THUNDER BAY - In order to maintain the important research into areas like environmental science and climate change, one research station is continuing its work, but scaling back operations.
The Experimental Lakes Area, comprised of 58 small lakes and watersheds located in the Kenora area, will continue conducting research this summer, but some projects are being deferred to next year and there will be a limited number of staff on site.
“What we wanted to do is maintain our 52-year record,” said Vance Palace, head research scientist with the Experimental Lakes Area. “We have a database that is very valuable and important and amongst the most convincing across the globe in terms of the effects of climate change.”
Normally there are between 50 and 70 staff members working in the area. Palace said the COVID-19 virus poses a significant risk to staff due to how closely everyone works together.
“The field station is a very tight knit, close group,” he said. “We’ve learned from experience that when a cold or a flu gets into a research station that it quickly makes the rounds and everybody gets sick. We were aware that could be the case if COVID ever got in.”
As a result, work this summer will be reduced on site, with only a core group of between 10 and 12 staff members working at a time.
“A lot of people have heard we are shutting down for the summer, but that is not the case,” Palace said. “We are maintaining those core activities. We are restricting the number of new projects that are happening at our station this year, so any new projects are being deferred to next year. The ongoing projects and our responsibilities to continue that data collection is something we are going to continue to pursue.”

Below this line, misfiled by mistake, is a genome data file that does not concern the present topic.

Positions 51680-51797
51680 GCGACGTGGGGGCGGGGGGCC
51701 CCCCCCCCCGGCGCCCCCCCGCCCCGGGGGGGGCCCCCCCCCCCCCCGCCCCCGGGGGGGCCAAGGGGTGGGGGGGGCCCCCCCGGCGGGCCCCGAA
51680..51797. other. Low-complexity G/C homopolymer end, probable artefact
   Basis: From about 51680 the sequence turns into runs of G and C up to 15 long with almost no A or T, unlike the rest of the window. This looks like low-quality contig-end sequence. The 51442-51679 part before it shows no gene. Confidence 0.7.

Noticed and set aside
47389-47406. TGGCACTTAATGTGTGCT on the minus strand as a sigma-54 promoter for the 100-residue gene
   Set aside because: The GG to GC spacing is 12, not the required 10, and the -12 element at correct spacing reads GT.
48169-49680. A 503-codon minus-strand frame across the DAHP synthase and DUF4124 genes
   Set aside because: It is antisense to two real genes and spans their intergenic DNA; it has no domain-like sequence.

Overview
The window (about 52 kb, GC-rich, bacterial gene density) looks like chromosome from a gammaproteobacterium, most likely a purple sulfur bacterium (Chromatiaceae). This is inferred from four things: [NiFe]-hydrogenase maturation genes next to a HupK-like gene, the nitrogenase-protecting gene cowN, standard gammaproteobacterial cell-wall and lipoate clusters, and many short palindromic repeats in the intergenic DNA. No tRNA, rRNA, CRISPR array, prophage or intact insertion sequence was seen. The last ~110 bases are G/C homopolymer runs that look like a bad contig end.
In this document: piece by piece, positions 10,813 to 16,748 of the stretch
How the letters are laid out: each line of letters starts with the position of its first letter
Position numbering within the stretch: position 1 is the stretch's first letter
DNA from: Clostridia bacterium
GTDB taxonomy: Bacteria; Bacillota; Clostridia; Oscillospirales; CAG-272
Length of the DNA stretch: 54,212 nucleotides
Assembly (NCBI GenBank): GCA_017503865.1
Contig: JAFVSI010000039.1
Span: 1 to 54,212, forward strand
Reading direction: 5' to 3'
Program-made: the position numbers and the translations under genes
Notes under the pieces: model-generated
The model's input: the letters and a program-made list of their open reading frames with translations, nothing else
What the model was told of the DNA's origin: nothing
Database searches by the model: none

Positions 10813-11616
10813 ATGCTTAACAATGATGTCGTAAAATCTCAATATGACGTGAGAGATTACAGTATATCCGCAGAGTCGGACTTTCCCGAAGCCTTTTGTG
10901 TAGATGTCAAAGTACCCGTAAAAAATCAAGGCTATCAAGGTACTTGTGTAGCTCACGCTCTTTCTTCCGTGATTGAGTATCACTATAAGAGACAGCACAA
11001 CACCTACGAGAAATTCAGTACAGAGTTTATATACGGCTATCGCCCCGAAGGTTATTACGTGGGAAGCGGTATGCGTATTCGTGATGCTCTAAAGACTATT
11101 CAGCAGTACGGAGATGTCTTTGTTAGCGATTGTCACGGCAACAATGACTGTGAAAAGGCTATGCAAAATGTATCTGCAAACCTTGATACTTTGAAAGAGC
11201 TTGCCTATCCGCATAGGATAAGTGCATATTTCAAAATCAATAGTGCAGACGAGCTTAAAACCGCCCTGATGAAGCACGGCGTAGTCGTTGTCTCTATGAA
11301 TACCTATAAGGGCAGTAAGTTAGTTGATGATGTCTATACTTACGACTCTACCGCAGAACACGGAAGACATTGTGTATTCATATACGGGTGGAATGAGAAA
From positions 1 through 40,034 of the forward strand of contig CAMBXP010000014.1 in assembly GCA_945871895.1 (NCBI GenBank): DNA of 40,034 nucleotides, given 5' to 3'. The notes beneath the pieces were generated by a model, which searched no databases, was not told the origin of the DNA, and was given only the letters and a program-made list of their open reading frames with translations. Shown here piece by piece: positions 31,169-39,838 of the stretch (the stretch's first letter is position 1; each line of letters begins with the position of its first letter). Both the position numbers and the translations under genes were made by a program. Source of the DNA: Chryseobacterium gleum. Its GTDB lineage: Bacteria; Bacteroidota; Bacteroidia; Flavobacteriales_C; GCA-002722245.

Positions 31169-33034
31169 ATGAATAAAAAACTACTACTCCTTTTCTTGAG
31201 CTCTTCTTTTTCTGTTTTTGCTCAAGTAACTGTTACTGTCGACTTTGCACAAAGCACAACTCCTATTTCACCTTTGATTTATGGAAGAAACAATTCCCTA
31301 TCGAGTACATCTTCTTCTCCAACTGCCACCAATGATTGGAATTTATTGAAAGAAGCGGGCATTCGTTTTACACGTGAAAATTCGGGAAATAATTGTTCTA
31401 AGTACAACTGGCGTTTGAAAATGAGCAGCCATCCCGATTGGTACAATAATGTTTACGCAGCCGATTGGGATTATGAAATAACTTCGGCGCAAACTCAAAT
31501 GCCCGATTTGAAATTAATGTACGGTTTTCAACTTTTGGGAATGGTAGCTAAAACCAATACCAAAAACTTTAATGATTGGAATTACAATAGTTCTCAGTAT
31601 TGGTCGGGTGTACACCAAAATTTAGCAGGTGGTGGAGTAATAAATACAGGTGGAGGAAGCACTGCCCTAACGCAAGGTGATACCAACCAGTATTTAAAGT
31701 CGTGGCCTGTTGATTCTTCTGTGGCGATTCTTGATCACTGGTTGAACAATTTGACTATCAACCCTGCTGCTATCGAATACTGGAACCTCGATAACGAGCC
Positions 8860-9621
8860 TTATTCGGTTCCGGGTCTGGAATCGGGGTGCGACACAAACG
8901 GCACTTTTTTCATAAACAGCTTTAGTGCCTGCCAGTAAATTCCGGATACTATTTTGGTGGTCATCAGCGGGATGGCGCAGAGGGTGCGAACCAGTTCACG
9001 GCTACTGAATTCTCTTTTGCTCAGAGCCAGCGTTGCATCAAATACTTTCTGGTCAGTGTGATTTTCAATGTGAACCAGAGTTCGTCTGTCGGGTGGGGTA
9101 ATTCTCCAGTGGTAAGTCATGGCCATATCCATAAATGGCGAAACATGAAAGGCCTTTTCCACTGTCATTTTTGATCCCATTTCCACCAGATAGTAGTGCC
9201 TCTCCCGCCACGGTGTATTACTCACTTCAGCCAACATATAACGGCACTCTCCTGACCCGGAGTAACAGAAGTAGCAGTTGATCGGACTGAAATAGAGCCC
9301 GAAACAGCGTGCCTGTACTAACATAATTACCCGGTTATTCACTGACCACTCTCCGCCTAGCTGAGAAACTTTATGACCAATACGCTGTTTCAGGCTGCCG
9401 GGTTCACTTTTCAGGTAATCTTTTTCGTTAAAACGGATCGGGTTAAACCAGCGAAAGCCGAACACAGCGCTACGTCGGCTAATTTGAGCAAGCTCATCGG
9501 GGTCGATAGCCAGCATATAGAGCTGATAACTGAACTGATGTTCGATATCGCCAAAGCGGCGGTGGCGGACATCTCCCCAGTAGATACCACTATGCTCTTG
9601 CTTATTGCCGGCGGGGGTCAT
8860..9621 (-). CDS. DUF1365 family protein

Some of the ongoing projects include research into oil spills, plastics contamination, pharmaceutical pollution, and algae blooms.
There will be challenges though, Palace said, with some projects requiring work to begin in May.
For example, this month several enclosures were to be studied using micro-plastics and researchers need to begin that as soon as possible in the spring season.
“Unless you can get those enclosures in at the beginning of May, because the season is quite short, unless you can do that, you have to defer that to next year,” Palace said. “Other things like monitoring past experiments, how the system is recovering, how have changes occurred because of different manipulations, we will continue to do that this year.”
Funding for the Experimental Lakes Area has not been affected and no cost extensions have been applied for deferring some of the projects to next year.
“You can imagine as a graduate student, a delay of a year is a big deal if you are enrolled in a three year program,” Palace said. “In some instances we have recognized those programs so things like literature reviews, things that can be done remotely, are being done now, so the next time we can get out to the field, those students will have the opportunity to do that with the support of the funding bodies we have been working with.”
Contingency plans are in place and all staff will practice proper physical distancing and the site and equipment will be disinfected on a regular basis.
Palace said he wants to emphasize that the site is not shutting down and there will still be a lot of important research conducted this summer.
“We have a lot of data going on. Sometimes it’s a treadmill. You keep collecting data but don’t get a chance to write some of that stuff up,” he said.
“I think what you’ll see is, this year, although we have less experiments going on, we will be actively communicating the research we have done because we will have an opportunity to compile that data, interpret it, and analyses it and get that information out to our patrons who are interested in our site.”